So what’s next? 20,000 words is typically classified as a novella. That seems to be my comfort zone for now. The previous book was in that range too. It’s enough to put some real meat on the bones of the story, establish characters, plot, and settings, but it’s a quick read too. Those are the books I tend to enjoy reading as well. And this one is something I’d like to seriously consider moving forward with.
I’m going to let it rest for awhile, take a break and come back to it with a fresh set of eyes. Then I need to round up some trusted people to read it and give input. After that, I think it would be wise to find an editor. Writers need editors. Most of us are too sensitive, too emotionally tied to what we’ve created, and an objective third party can take something from good to great.
I fell in love with the story. It’s very personal for me. I used elements of my cancer surgery and recovery to give a unique perspective to the protagonist. The story’s set in the outskirts of San Francisco, so that was endlessly fun to write about.
That’s where I’m at today. I’ll post an update when I have one.
Dear right testicle,
Today is the one year anniversary since we said goodbye. I’ve thought about you often, and sometimes feel like you’re still here with me. It’s bittersweet to think of the time we had together. You looked so perky and perfect next to my left one. I really felt you two belonged together.
But now you’re gone, and sometimes when I search for you, I’m startled to find just a lone uniball in a sagging sack. There’s an empty space in me since you went away. Why, oh why, did you betray me? You grew that awful tumor, putting my whole body at risk, just because you felt the need to show off and grow twice your size to put your partner to shame.
Still, despite the ways you hurt me, I will remember you fondly and feel sad that you’re gone. I guess that’s how it is with love sometimes. And I did love you. I really did.
Now all I can do is hope that my left testicle treats me better than you have, and won’t betray me. For if he abandons me too, a part of me will never be able to stand tall again.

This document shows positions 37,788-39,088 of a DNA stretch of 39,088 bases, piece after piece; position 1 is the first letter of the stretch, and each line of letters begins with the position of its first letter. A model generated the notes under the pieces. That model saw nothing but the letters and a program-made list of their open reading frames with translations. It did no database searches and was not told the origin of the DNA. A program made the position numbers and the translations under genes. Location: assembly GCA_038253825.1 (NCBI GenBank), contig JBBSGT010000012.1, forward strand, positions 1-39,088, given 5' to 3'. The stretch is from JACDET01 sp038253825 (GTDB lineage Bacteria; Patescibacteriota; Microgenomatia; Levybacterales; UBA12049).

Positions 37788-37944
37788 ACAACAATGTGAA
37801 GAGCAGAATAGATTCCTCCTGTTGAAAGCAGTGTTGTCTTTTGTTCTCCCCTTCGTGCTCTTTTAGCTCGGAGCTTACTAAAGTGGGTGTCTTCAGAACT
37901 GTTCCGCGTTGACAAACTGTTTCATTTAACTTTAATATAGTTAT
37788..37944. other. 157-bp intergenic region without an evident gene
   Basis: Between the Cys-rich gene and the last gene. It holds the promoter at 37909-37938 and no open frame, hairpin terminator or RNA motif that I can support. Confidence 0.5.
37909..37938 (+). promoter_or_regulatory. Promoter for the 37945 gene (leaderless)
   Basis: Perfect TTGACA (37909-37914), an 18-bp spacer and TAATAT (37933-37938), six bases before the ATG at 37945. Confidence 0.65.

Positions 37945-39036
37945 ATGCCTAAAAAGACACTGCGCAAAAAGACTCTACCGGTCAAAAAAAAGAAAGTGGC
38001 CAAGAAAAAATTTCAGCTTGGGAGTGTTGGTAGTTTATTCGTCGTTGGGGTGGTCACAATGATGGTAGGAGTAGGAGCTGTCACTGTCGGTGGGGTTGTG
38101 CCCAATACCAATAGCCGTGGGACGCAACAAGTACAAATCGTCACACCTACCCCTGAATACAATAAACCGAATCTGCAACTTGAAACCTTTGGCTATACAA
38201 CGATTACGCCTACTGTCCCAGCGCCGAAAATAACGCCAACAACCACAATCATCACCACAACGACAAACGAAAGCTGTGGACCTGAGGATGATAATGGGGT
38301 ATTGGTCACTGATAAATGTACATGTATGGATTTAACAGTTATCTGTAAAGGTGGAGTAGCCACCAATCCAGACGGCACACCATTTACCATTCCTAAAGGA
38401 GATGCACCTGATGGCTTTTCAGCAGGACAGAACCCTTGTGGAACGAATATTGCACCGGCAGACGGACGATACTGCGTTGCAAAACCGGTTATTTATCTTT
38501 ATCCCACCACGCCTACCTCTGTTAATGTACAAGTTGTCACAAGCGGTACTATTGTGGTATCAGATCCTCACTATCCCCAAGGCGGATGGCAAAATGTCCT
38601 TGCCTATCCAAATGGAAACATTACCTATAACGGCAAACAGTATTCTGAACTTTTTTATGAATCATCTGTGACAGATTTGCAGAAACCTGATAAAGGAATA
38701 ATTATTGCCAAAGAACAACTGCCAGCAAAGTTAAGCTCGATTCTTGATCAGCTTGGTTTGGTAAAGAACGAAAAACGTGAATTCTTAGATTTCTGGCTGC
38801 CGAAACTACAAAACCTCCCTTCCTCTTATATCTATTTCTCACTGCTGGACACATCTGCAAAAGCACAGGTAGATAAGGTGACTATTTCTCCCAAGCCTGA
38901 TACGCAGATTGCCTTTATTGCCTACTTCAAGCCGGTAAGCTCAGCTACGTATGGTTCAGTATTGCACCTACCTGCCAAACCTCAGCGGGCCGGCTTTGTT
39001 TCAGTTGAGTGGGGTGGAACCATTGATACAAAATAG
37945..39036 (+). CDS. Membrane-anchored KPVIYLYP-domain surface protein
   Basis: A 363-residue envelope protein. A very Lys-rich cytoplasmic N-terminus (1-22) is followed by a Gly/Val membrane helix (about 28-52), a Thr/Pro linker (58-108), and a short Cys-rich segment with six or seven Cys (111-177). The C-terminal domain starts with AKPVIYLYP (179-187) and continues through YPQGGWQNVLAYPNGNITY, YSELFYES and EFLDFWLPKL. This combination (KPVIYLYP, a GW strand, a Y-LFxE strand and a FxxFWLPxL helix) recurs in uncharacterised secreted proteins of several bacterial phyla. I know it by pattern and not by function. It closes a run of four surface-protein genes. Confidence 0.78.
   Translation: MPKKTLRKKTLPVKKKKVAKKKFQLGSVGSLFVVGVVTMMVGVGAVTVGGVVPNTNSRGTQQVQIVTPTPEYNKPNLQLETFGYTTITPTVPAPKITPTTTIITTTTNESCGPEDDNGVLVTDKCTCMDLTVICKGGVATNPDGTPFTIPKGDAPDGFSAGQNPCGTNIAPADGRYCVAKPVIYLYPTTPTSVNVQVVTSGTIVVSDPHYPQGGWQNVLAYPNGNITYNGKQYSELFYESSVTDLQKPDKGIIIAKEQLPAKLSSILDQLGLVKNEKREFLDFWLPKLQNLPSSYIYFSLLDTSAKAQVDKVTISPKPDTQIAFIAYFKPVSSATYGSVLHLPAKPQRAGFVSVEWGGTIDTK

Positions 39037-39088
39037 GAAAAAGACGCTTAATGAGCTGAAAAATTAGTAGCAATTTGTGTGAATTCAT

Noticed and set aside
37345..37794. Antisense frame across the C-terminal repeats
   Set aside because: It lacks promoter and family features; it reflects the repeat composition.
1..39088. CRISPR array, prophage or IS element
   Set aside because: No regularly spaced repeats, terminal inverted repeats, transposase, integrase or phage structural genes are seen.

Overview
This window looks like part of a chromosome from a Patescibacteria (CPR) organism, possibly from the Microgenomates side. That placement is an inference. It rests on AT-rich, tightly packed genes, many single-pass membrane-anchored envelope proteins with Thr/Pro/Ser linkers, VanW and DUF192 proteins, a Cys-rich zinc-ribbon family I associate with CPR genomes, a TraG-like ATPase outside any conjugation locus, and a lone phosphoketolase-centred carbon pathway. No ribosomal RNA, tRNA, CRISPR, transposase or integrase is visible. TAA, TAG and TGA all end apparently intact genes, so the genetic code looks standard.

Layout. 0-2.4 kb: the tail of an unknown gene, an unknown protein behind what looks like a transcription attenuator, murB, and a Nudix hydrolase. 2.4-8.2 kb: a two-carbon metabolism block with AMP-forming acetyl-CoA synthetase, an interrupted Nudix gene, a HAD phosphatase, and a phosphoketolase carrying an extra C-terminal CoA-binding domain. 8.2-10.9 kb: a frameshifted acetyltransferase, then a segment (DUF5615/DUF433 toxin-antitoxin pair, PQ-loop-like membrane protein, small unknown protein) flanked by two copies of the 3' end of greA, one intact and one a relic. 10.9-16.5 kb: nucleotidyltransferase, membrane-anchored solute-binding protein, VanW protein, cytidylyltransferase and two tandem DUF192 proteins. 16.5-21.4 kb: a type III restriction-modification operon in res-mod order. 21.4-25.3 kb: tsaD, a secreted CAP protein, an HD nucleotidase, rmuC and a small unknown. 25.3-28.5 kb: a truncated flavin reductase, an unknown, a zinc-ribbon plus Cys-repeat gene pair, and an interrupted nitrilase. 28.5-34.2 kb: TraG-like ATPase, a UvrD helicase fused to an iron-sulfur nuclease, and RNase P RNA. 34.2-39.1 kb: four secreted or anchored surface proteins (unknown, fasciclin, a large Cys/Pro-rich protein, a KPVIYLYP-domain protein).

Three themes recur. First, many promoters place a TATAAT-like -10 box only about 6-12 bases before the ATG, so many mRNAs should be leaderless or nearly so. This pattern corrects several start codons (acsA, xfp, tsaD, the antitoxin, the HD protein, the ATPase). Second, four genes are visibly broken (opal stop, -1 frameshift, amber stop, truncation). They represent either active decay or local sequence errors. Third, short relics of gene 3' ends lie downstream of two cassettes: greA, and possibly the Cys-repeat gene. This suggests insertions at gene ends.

Rest in peace, you mean little bastard.
To celebrate Pride month, Daniel and I have been catching up on some of the iconic gay movies of the 1990s, many of which were pivotal in my life as a gay teenager.
These films were campy, often with cringe-inducing dialogue delivered by colorful characters based heavily on stereotypes. Although the movies may have not been worthy of an Oscar, they are still significant to our history.
The 1990s was the first decade in which we really saw LGBT characters in mainstream cinema. Previous decades were dotted with them here and there, and homosexual subtext dates back to the very beginning of film-making. But now they were finally out and proud. Homosexuality was the focus of the films. Previously we usually just saw gay people as the quirky sidekick who delivered a few lines and then disappeared.
But the thing that’s really surprised and disappointed me is how difficult it is to attain these movies if you want to view them today. Many of them have not been converted to Blu-ray. They aren’t available to stream digitally on Netflix, or purchase on iTunes. Essentially they have died with the DVD copies, which are often out of print.
I signed up for Netflix’s DVD service because it was the easiest and most cost-effective way to view them. Many of them arrived on battered and scratched discs, which I shudder to think they may be the last copies in rotation.
One movie that really has a special place in my heart is Trick. I think it’s one of the first gay-themed movies I ever rented at Blockbuster. (Sidenote: Remember when you had to rush to Blockbuster on Friday to snatch up the good New Releases before they were gone?)
Trick is the story of a young gay man looking for love in New York City, who ends up hooking up with a go-go dancer. Will they fall in love, or will our protagonist end up heartbroken and alone in the morning? This movie has drag queens, fag hags, musical theatre references, and any other cliche you can think of. But it’s a charming movie which has received several DVD releases, but has never been remastered for digital, which means it’s doubtful future generations will get to see it.
Another fun one is Boys Life. It’s three stories about young gay men coming of age and coming out in the early 1990s. There are red ribbons, Silence = Death shirts, and an entire storyline built around the phrase “Friends of Dorothy,” which was the gay equivalent of a secret handshake. These are all elements that were deeply integrated into our culture back then, captured in cinema.
I hope someday these films will be given a proper transfer for the digital age. As silly as some of them were, they gave us hope, especially those of us who grew up in a small town. It was the first time I saw characters onscreen who were struggling with the same problems I had, and I felt a little less alone in the world.